Quite a (pup)pet, the world over

Quite a (pup)pet, the world over

* JAPAN: Bunraku puppets are wood carved. They were made to stand out through torch illumination and combined with shamisen music at the end of the 16th century. Bunraku traditionally uses three puppeteers to operate a puppet that is 2/3 life-size.

* KOREA: In Korean, the word for puppet is ‘ggogdu gagsi’. ‘Gagsi’ means a bride or young woman, which was the most common form the dolls took. A ‘ggogdu gagsi’ puppet play has eight scenes.

* VIETNAM: Vietnam developed the art form of ‘mua roi nuoc’ or water puppetry. The puppets are made of wood and the shows are performed in a waist-high pool. A large rod under the water is used by the puppeteers to support and control the puppets. It looks as if the puppets are moving over water. The origin of this form of puppetry dates back 700  years when the rice fields would flood and the villagers would entertain each other, eventually resulting in puppet show competitions between villages.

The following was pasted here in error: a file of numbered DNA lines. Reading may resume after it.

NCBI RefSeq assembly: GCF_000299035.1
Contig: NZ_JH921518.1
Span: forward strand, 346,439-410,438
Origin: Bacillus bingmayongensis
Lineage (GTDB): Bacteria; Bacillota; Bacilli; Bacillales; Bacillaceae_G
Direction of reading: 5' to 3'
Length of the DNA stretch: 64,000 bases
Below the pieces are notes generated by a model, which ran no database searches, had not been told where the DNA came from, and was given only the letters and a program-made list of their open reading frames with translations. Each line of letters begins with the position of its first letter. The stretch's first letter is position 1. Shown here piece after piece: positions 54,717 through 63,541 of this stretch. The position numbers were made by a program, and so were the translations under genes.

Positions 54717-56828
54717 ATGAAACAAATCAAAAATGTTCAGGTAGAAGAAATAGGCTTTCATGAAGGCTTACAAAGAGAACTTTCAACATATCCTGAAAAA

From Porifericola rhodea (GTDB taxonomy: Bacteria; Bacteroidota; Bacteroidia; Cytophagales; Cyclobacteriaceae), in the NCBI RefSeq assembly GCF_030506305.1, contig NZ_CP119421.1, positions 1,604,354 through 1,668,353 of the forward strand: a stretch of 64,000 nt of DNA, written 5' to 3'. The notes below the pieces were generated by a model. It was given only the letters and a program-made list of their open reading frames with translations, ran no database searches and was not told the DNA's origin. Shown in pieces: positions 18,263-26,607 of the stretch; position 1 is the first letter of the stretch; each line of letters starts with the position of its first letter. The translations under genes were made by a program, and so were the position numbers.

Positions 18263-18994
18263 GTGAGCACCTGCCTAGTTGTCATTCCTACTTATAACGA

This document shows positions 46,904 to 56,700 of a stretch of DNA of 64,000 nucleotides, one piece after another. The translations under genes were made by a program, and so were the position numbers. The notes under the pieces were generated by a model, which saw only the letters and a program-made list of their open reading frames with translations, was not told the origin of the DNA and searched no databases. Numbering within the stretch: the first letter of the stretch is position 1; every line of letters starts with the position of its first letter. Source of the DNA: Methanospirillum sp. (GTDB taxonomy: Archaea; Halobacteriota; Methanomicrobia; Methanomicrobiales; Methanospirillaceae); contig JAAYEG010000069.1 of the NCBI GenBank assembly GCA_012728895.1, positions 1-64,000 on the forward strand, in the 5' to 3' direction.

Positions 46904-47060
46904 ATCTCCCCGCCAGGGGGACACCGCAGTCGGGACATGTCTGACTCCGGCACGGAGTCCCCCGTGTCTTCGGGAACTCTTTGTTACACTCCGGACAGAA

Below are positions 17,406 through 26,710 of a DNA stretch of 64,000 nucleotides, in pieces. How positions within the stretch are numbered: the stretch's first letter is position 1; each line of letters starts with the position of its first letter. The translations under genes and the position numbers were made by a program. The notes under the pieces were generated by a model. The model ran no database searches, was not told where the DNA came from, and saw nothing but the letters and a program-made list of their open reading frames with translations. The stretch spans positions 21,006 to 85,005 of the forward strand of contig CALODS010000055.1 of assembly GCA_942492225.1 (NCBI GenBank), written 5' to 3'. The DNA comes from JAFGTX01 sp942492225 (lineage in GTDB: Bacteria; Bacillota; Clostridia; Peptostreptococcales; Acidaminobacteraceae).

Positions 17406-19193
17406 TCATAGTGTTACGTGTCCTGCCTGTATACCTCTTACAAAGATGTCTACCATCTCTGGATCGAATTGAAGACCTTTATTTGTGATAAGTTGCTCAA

* ITALY: Italy is considered the early home of the marionette due to the influence of Roman puppetry. Comedy was introduced to the plays as time went by, and ultimately led to a church edict banning puppetry. Puppeteers responded by setting up stages outside cathedrals and became even more ribald and slapstick. Out of this grew the Italian comedy called Commedia dell’arte.

* GREAT BRITAIN: The traditional British Punch and Judy puppetry traces its roots to the 16th century to the Italian commedia dell’arte. The character of Punch derives from the character Pulcinella, which was Anglicised to Punchinello. He is a manifestation of the Lord of Misrule. Punch’s wife was originally Joan, but later became Judy.

* AFRICA: Sub-Saharan Africa may have inherited some of the puppet traditions of ancient Egypt. Many African ethnic groups still use puppets in their healing and hunting ceremonies. In rural Africa, puppetry still performs the function of transmitting cultural values that in African cities is undertaken by formal education, films, books, and television.